Blake survived. George Floyd didn’t. He suffocated when a white police officer, Derek Chauvin, sat on his neck for almost 9 minutes in Minneapolis in May.

Floyd’s death triggered nationwide protests. Blake’s shooting provoked demonstrations as well as looting and riots in Kenosha.

Black men in America are two-and-a-half times more likely to be killed by police than white men. African Americans comprise 12 percent of the population but 33 percent of prisoners. Black men are routinely arrested and prosecuted for misdemeanors and victimless crimes when whites aren’t.

So it’s not hard to understand why “defund the police” has become a popular slogan.

But it’s not a solution. Read more “Don’t Defund the Police”

Republicans Live in an Alternate Reality

Donald Trump
Voters wait outside a convention center in Rochester, Minnesota, where American president Donald Trump is giving a speech, October 5, 2018 (Lorie Shaul)

Donald Trump and the Republicans have been in power for nearly four years, yet everything that’s wrong in America is somehow Joe Biden’s fault.

180,000 Americans have died of coronavirus, because Trump couldn’t be bothered to deal with the crisis. 10 percent of Americans are out of work, more than during the Great Recession.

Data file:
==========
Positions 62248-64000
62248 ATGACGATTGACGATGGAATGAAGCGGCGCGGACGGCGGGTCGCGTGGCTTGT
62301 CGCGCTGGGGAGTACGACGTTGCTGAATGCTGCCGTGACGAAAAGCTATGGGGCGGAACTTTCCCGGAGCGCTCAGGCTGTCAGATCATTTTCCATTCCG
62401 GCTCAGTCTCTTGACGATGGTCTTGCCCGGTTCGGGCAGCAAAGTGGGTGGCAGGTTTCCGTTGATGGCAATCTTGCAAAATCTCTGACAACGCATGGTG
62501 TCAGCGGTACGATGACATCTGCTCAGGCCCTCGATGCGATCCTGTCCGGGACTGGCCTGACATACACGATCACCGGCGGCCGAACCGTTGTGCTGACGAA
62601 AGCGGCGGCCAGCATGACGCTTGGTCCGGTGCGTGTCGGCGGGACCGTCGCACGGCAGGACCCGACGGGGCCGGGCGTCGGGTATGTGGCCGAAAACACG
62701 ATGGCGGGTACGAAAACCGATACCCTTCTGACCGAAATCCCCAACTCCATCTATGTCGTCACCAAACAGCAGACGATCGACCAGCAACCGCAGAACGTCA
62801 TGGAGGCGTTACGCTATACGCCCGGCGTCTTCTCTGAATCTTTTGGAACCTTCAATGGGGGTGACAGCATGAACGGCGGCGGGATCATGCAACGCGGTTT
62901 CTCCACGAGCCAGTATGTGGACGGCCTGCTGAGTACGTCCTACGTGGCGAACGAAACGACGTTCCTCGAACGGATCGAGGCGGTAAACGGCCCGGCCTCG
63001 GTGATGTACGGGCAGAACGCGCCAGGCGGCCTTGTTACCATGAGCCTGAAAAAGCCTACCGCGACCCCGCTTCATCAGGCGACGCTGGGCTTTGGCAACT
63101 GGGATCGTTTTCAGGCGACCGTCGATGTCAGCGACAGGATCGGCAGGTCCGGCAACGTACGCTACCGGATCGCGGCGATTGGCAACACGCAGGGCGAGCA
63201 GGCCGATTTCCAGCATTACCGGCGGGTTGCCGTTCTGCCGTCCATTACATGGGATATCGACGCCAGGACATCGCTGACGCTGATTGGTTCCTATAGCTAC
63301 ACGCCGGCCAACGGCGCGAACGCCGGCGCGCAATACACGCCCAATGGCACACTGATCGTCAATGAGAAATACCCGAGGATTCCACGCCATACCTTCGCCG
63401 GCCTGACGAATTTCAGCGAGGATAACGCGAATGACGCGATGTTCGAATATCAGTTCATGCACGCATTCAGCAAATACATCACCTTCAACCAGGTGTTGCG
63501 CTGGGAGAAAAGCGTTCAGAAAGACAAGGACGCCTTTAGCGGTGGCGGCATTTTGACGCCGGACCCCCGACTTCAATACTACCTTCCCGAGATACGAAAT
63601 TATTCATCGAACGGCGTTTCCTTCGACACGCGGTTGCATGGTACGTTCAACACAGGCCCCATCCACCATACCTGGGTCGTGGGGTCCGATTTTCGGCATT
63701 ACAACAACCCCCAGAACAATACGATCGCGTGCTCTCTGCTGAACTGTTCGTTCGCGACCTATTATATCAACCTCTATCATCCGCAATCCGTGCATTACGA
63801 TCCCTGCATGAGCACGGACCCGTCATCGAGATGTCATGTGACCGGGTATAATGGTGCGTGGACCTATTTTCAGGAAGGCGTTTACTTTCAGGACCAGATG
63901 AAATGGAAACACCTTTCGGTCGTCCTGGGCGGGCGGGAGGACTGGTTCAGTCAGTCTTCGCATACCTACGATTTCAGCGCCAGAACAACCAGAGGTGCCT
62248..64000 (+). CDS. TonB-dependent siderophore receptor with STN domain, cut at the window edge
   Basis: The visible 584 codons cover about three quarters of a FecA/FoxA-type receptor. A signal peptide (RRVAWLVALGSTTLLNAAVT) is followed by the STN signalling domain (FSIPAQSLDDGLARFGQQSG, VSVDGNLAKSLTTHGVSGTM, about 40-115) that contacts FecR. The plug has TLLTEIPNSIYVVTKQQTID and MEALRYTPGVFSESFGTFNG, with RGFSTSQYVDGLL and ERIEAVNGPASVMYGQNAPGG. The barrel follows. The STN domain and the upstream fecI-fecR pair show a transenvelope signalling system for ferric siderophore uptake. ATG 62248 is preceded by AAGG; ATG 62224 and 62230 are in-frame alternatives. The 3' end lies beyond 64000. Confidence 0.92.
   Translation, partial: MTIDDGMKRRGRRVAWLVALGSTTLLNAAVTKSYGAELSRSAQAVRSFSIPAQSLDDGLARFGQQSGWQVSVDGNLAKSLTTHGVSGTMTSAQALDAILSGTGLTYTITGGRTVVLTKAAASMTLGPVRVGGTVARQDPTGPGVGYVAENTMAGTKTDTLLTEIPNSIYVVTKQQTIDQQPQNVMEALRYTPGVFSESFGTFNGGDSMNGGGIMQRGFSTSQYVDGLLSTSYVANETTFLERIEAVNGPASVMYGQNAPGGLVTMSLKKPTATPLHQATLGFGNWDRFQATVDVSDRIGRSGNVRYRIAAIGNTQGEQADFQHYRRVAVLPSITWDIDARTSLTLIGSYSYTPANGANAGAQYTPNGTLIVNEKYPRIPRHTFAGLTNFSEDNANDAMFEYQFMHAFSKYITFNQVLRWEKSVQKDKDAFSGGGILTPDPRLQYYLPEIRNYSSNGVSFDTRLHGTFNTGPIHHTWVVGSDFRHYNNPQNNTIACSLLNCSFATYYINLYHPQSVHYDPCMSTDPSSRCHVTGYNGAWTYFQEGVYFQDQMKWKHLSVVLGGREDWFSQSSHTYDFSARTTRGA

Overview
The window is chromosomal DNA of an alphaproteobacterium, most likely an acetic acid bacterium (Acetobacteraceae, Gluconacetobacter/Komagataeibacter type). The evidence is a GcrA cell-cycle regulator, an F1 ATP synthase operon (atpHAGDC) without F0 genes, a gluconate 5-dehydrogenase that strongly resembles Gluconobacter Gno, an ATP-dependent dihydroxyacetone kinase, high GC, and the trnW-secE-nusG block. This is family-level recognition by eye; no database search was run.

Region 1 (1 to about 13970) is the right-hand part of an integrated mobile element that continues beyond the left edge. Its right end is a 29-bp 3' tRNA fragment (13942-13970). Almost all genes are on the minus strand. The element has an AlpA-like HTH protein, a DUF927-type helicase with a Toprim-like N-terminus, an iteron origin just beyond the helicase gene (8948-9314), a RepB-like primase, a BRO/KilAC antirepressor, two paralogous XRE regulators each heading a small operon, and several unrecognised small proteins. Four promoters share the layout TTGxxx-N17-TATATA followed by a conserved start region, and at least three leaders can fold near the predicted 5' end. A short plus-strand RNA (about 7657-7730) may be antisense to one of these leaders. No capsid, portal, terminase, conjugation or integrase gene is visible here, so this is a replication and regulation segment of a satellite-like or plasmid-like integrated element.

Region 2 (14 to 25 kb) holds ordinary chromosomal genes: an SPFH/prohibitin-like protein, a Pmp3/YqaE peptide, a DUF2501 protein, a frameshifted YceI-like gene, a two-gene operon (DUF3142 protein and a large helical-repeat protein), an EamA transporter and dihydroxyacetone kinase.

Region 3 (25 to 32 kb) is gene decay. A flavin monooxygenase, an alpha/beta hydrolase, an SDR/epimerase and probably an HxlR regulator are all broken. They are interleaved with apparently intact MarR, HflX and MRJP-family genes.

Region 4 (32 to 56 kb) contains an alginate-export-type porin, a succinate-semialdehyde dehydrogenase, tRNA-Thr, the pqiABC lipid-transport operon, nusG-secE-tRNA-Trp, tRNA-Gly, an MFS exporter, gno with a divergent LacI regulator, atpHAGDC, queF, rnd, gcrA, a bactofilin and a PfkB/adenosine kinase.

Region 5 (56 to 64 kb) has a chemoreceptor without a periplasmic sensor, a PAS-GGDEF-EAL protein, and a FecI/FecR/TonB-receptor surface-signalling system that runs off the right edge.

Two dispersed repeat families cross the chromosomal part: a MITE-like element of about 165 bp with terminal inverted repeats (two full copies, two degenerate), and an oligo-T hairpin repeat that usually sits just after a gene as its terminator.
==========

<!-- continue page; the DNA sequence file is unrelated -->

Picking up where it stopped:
Nobody mentioned either during the four days of the Republican National Convention.

Trump insisted Biden would be the “destroyer of America’s jobs.” Read more “Republicans Live in an Alternate Reality”

To Trump, Blue America Is Expandable

Chicago Illinois
Chicago, Illinois at night (Unsplash/Max Bender)

Asked about riots in America’s major cities, Kellyanne Conway, President Donald Trump’s outgoing political advisor, told Fox News:

These are Democratically-led cities and most with Democratic governors. It’s not Donald Trump’s watch.

(That didn’t stop Trump from deploying federal troops to Portland over the objections of the city’s Democratic mayor and Oregon’s Democratic governor in June.)

The suggestion that the president isn’t responsible for the whole country, but only to those parts that are loyal to him, is outrageous.

But it is how Trump has governed. Read more “To Trump, Blue America Is Expandable”

What Biden Would Mean for Russia

Joe Biden Vladimir Putin